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Dr. James Rodgers, The Highly Acclaimed Diversity Coach, Proposes a Unifying Principle for Diversity and Inclusion

Dr. James O. Rodgers Ph.D., FIMC

Diversity and Inclusion (D&I) is a relationship discipline. That is the conclusion by pioneer, researcher, and thought leader, Dr. James Rodgers.

Diversity and Inclusion (D&I) is a relationship discipline.”
— Dr. James Rodgers

LOS ANGELES, CA, UNITED STATES, February 28, 2022 / -- Diversity and Inclusion work has a long and deep history. Starting with the work of Dr. R. Thomas (diversity) and Dr. J. Howard (inclusion), the field has been accelerated greatly by the emergence of an ever-increasing diverse mix of human types entering the workplace and the marketplace. Diversity and inclusion are complementary concepts intended to equip individuals, organizations, and societies for the reality of living in a multicultural, multiracial, multiethnic world. A key principle for success at D&I is building and maintaining effective relationships amid the new reality.

“In my latest research project, I talked to nearly 300 diversity advocates who I contacted through LinkedIn and asked one simple question, “what do we need to do to make D&I more accessible and acceptable to more people?”, Dr. James Rodgers reports. By a large margin, the answer revolved around a need for a common language (definition) and a common understanding (intent) for D&I work. There was general agreement that what we are doing currently is not sustainable as a movement or as a change effort. As one respondent said, “we need to agree on something – a definition, a principle, or an intention that could propel all our efforts regardless of our interest (race, gender, sexual orientation, physical ability, etc.).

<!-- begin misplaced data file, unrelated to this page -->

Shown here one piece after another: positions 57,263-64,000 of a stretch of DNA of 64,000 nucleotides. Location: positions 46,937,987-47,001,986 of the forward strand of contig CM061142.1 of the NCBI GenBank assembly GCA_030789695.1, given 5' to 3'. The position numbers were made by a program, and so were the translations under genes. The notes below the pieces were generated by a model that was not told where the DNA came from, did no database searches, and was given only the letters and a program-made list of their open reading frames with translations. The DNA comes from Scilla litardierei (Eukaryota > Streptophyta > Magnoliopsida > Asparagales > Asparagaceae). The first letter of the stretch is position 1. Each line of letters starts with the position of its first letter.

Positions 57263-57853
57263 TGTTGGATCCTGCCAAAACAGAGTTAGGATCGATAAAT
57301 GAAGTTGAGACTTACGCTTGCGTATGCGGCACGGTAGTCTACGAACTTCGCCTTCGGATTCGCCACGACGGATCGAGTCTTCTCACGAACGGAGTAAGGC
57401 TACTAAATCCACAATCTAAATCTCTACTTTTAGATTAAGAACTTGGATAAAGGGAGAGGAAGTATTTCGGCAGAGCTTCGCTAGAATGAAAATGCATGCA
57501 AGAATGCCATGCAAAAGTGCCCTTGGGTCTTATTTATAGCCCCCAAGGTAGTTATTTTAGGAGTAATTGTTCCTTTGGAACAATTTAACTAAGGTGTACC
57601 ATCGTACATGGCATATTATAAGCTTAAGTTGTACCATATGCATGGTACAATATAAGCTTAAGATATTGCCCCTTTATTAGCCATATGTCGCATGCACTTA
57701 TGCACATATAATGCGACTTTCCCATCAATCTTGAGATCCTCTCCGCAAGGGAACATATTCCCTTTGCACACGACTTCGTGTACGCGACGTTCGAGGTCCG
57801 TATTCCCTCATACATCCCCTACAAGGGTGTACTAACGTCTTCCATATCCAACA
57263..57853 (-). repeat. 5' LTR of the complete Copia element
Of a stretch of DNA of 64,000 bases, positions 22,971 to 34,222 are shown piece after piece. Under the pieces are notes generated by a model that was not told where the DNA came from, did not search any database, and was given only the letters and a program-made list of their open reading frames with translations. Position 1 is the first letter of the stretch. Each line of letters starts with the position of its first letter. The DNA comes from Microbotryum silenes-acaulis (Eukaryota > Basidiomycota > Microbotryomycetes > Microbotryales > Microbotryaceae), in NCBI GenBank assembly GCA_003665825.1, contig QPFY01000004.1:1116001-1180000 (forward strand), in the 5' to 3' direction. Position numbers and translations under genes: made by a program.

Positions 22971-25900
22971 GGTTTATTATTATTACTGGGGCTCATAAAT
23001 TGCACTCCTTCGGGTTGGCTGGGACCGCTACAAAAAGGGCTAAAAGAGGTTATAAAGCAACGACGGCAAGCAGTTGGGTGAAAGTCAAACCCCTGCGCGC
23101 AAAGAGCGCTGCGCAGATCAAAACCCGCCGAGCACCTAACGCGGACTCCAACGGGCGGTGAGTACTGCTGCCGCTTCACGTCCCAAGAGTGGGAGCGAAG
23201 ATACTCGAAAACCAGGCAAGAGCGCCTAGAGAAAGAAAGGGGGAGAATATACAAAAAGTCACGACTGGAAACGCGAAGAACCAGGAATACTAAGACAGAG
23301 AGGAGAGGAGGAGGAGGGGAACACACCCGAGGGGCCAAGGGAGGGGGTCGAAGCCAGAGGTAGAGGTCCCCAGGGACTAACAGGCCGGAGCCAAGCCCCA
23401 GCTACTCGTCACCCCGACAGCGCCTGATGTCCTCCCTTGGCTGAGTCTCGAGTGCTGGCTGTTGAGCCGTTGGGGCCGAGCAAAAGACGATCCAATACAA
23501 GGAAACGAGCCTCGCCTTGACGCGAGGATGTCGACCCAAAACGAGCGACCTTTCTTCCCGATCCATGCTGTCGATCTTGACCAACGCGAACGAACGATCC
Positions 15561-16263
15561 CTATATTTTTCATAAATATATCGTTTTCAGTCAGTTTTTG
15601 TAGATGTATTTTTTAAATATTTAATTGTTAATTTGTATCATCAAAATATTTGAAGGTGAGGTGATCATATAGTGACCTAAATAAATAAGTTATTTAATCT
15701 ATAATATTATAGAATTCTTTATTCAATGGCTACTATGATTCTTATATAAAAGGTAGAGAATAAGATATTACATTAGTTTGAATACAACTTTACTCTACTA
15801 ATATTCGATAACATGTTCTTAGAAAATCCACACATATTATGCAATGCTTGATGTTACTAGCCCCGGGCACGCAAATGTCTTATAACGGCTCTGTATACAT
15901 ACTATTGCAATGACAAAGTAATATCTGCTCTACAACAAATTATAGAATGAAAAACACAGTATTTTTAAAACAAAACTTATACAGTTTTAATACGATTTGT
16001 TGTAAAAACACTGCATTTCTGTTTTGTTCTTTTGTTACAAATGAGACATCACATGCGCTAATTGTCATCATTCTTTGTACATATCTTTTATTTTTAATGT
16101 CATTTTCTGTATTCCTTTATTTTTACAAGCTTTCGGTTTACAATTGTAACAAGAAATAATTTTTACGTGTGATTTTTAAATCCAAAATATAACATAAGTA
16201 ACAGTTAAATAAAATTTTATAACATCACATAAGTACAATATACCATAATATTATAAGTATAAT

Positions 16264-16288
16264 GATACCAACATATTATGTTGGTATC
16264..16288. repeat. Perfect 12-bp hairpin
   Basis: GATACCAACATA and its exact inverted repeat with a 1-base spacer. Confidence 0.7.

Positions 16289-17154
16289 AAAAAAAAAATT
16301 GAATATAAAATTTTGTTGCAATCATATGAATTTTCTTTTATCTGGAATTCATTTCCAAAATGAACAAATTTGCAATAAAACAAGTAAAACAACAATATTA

“For over twenty-five years I have been trying to bring some discipline to the field of D&I,” says James Rodgers, the Diversity Coach, and a pioneer in the field. It was clear to Rodgers that the simple conception of diversity management proposed by Dr. Roosevelt Thomas and the complementary conception of inclusion proposed by Dr. Jeff Howard represented a winning formula for individuals, teams, enterprises, and society. It was also clear that the attractive language of diversity and inclusion would lead to cooption and distraction. Rodgers knew that diversion and distraction could be a recipe for the decline in the effective execution of those simple principles. Rodgers had seen how TQM and Six-Sigma gained traction by establishing a disciplined set of principles and practices that were accepted by everyone in the field. That same level of discipline is needed for D&I to deliver on its promise.

Rodgers continues, "Over the years, that simple, clear, and logical conception of D&I has been co-opted and diluted as people and groups with a broad range of interests have adopted the language of D&I. The result is an overly complex, disjointed, undisciplined set of definitions, approaches, and word salad that almost ensures there will be no progress. We need a unifying theme."

In the process of writing his new book "Diversity Training That Generates Real Change" (with co-author Laura Kangas), Rodgers details that he was forced to reflect on the actual outcome of the training and advice he had offered over the years. It came down to creating more and better human-to-human relationships. Rodgers recalled stories of how people had overcome their natural reaction to differences and had developed deep, comfortable, productive relationships that benefitted all the parties. "My conclusion: D&I is a relationship discipline. I began sharing that insight with those I interviewed. It was almost universally saluted as a valid and reasonable unifying principle for D&I work of all kinds," states Rodgers.

"I have seen interest in the field rise and fall, primarily based on social unrest rather than strategic intent. With the current wave of hyper interest in D&I, we have a chance to finally converge on a sustainable and beneficial approach to D&I based on a unifying principle. That will allow everyone to sing from the same sheet of music so to speak. Right now, new practitioners are left to make up their own meaning and approach to D&I with a predictable outcome of chaos and confusion. We need to do better, and we can," concludes Rodgers.

Aurora DeRose
Boundless Media Inc.
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